Last year, the firm drilled a well at Horse Hill, near Gatwick airport, and analysis of that well suggests the local area could hold 158 million barrels of oil per square mile.
But only a fraction of the 100 billion total would be recovered, UKOG admits.
The North Sea has produced about 45 billion barrels in 40 years.
“We think we’ve found a very significant discovery here, probably the largest [onshore in the UK] in the last 30 years, and we think it has national significance,” Stephen Sanderson, UKOG’s chief executive told the BBC.
UKOG says that the majority of the oil lies within the Upper Jurassic Kimmeridge formation at a depth of between 2,500ft (762m) and 3,000ft (914m).
It describes this as a “world class potential resource” and that the well has the “potential for significant daily oil production”.
Compared with similar geology in the US and West Siberia, it estimates that 3% to 15% of the oil could be recovered.
Oil has been produced onshore in the South of England for decades. There are currently around a dozen oil production sites across the Weald, a region spanning Kent, Sussex, Surrey and Hampshire.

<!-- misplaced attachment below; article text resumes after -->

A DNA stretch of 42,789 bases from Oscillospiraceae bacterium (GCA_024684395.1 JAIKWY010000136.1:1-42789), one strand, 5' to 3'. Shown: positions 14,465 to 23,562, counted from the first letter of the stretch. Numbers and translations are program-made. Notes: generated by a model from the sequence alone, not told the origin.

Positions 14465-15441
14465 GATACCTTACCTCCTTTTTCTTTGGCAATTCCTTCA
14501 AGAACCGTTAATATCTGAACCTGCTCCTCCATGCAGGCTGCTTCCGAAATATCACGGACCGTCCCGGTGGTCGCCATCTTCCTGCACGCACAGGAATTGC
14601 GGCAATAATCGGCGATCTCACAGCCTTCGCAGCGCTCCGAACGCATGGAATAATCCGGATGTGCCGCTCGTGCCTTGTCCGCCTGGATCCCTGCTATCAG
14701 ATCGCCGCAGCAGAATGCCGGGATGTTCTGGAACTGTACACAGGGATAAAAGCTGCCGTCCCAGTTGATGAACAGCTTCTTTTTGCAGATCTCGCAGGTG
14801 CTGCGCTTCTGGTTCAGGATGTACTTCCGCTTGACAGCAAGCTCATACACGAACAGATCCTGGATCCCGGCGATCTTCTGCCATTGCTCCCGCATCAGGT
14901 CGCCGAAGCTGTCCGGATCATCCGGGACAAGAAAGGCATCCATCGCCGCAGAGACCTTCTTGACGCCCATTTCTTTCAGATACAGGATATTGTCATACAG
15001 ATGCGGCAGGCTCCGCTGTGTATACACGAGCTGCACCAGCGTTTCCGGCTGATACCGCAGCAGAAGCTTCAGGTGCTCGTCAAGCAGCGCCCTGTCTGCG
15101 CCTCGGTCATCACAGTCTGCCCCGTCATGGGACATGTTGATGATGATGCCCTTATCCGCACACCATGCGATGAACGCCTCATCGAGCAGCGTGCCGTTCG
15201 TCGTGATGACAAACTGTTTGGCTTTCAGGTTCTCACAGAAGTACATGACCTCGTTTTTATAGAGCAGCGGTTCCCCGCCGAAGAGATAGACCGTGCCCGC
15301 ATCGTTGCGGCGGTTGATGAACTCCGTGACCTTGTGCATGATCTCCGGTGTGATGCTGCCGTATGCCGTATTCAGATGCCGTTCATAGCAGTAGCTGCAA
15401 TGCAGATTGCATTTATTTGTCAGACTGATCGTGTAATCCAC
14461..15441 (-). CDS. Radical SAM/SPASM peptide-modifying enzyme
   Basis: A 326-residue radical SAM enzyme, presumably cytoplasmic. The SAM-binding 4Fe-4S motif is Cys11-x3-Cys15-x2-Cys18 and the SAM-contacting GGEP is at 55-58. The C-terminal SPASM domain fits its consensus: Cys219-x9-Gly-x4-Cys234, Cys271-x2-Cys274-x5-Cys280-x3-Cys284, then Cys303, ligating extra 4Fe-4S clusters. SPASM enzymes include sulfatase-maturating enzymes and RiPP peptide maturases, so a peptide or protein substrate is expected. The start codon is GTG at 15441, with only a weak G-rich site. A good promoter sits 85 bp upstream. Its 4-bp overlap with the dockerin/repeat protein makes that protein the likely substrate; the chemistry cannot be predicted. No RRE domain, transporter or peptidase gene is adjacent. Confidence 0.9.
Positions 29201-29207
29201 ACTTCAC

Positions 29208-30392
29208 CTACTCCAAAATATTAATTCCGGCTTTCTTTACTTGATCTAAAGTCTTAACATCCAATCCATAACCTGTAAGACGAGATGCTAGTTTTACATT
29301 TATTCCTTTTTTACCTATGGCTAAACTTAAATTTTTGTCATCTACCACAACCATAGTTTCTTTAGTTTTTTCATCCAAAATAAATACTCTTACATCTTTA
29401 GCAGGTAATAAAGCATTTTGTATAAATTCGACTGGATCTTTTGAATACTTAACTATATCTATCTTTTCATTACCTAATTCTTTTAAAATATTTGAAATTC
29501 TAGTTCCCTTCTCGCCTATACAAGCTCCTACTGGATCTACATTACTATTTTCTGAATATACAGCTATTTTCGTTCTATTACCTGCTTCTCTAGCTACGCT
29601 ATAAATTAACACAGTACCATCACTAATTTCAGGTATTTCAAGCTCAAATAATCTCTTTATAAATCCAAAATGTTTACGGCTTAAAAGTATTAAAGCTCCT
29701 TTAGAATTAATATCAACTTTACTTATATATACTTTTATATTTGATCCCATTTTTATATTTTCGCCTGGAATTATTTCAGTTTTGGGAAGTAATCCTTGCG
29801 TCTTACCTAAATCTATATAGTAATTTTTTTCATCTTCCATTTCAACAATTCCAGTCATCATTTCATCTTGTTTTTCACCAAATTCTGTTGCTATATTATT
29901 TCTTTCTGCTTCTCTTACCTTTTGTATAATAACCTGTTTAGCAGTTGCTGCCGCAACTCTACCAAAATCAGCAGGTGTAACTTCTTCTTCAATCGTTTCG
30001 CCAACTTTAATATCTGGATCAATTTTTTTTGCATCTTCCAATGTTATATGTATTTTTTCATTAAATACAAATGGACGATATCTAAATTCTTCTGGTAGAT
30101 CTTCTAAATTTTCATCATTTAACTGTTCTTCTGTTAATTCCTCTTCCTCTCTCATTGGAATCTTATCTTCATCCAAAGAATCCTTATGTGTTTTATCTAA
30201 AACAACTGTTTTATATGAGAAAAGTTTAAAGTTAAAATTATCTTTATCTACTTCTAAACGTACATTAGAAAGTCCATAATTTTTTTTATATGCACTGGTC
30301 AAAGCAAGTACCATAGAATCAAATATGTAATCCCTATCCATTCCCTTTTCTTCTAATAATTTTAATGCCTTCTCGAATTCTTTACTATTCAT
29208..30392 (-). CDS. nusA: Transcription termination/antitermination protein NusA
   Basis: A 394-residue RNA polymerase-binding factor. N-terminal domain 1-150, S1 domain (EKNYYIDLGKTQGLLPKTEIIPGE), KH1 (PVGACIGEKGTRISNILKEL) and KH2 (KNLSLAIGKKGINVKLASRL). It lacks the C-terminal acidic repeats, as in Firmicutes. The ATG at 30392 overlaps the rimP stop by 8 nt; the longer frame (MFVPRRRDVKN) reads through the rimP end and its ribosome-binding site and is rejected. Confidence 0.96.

Last year, a report for the government by the British Geological Survey estimated that the region may have shale oil resources in the range of 2.2-to-8.5 billion barrels, with a central estimate of 4.4 billion barrels of oil.
UKOG says that it drilled the deepest well in the region in the last 30 years and that the results “comprehensively change the understanding of the area’s potential oil resources”.
“Based on what we’ve found here, we’re looking at between 50 and 100 billion barrels of oil in place in the ground,” says Mr Sanderson.
“We believe we can recover between 5% and 15% of the oil in the ground, which by 2030 could mean that we produce 10%-to-30% of the UK’s oil demand from within the Weald area.”
Work currently under way at Imperial College also suggests that there may be more oil in the region than previously thought.
Professor Alastair Fraser has used some of the most sophisticated equipment in the world, based at the University of Utah in Salt Lake City, to analyse rock samples.
His study of a third of the Weald came up with a resource of 13 billion barrels.
“So if I scaled that up, we are coming up to numbers of 40 billion barrels,” he told the BBC.
Most experts believe fracking, or hydraulic fracturing, will be needed to get commercial quantities of oil from the region.
Concerns over fracking led to large-scale protests when Cuadrilla drilled at Balcombe, West Sussex, in 2013.
But UKOG has consistently stated that it is not intending to use fracking, which involves pumping water, sand and chemicals into rocks at high pressure to liberate the oil and gas trapped within.
It says that the oil at Horse Hill is held in rocks that are naturally fractured, which “gives strong encouragement that these reservoirs can be successfully produced using conventional horizontal drilling and completion techniques”.
The company says further drilling and well testing will be needed to prove these initial results.